If the United States wants to make progress on China's human rights violations, it needs to take China's security concerns seriously.
Latest in counterterrorism
In the fight against terrorism, victory should be defined as a continuous process of providing security and maintaining society’s core values in the face of terrorist threats.
Botched terrorist attacks aren't failures for terrorist groups. They're a learning process.
Law-enforcement and counterterrorism agencies need to recognize a real and growing threat.
The American drone strike last night that killed Qassem Soleimani, the commander of the Iranian Quds Force, is a seismic event in U.S.-Iranian relations—and for the broader Middle East. We put together an emergency podcast, drawing on the resources of both Lawfare and the Brookings Institution and reflecting the depth of the remarkable collaboration between the two.
How did the small island nation wind up with one of the highest rates of recruitment for the Islamic State?
Threats new and old, at home and from abroad.
The U.S. withdrawal from northern Syria and the subsequent Turkish invasion of the region has brought new urgency to the question of how to handle the foreign fighters who are now detained in Syria and Iraq.
Human rights and counterterrorism have been dramatically politicized and undermined at the United Nations over the past 18 months. In a spate of recent resolutions, the 47-member Human Rights Council (HRC) in Geneva and the General Assembly in New York have both retreated markedly from many of the hard-won normative gains in their earlier resolutions after 9/11, following concerted lobbying by the likes of Egypt, Algeria and Saudi Arabia—regimes not known for respecting rights in counterterrorism.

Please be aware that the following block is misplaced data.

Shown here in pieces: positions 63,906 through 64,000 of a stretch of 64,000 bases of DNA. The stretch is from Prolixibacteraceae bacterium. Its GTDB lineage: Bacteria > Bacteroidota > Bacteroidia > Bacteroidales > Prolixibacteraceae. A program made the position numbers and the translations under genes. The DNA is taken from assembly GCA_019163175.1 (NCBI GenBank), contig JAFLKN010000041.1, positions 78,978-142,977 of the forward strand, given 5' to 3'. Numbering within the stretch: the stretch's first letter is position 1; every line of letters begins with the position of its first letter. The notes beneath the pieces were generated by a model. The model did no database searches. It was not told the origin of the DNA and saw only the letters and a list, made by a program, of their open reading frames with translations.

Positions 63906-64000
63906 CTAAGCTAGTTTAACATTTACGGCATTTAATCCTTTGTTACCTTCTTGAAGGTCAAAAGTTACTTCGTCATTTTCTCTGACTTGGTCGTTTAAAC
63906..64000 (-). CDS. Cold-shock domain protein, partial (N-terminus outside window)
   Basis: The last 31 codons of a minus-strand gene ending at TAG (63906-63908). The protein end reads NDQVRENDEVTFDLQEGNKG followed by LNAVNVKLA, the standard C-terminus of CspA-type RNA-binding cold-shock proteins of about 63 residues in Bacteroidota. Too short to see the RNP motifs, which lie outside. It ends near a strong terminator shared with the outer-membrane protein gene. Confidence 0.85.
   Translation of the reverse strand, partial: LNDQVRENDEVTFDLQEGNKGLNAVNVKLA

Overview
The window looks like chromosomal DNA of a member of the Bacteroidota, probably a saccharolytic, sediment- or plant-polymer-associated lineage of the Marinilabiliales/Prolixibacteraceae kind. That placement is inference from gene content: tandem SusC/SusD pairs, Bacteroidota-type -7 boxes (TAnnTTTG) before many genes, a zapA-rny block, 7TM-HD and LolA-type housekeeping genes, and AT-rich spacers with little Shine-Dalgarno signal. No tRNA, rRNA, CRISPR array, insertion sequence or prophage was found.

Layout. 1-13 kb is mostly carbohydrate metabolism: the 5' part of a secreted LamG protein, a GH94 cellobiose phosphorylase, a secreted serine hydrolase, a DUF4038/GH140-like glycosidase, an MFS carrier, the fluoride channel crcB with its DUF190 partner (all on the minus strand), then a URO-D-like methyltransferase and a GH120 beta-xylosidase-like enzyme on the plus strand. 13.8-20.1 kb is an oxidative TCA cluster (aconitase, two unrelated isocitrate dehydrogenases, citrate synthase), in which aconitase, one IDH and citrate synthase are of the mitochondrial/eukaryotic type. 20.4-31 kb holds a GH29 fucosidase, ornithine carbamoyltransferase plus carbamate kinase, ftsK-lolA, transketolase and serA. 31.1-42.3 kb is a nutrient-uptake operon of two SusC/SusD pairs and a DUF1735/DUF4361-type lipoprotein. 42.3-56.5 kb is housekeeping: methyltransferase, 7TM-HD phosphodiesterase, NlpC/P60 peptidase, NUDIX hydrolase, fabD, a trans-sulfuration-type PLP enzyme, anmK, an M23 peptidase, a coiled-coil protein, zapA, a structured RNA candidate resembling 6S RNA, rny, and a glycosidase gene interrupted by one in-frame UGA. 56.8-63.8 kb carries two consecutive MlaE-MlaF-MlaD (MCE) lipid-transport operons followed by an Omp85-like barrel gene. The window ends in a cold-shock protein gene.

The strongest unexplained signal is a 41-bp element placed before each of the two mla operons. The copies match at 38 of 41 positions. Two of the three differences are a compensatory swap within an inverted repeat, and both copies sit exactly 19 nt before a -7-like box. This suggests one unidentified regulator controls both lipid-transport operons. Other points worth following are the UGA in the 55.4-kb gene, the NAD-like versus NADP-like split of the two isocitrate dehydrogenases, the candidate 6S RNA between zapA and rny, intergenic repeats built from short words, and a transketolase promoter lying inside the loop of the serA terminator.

Editor’s Note: Perhaps the biggest counterterrorism challenge facing European states is how to handle their citizens who went to fight in Iraq and Syria and now seek to return. Europe's response has been muddled, with many states reluctant to take responsibility for their nationals yet not advancing an alternative policy. Thomas Renard and Rik Coolsaet of the Egmont Institute assess the problems European states face and outline ways to make the return of foreign fighters less risky and more sustainable.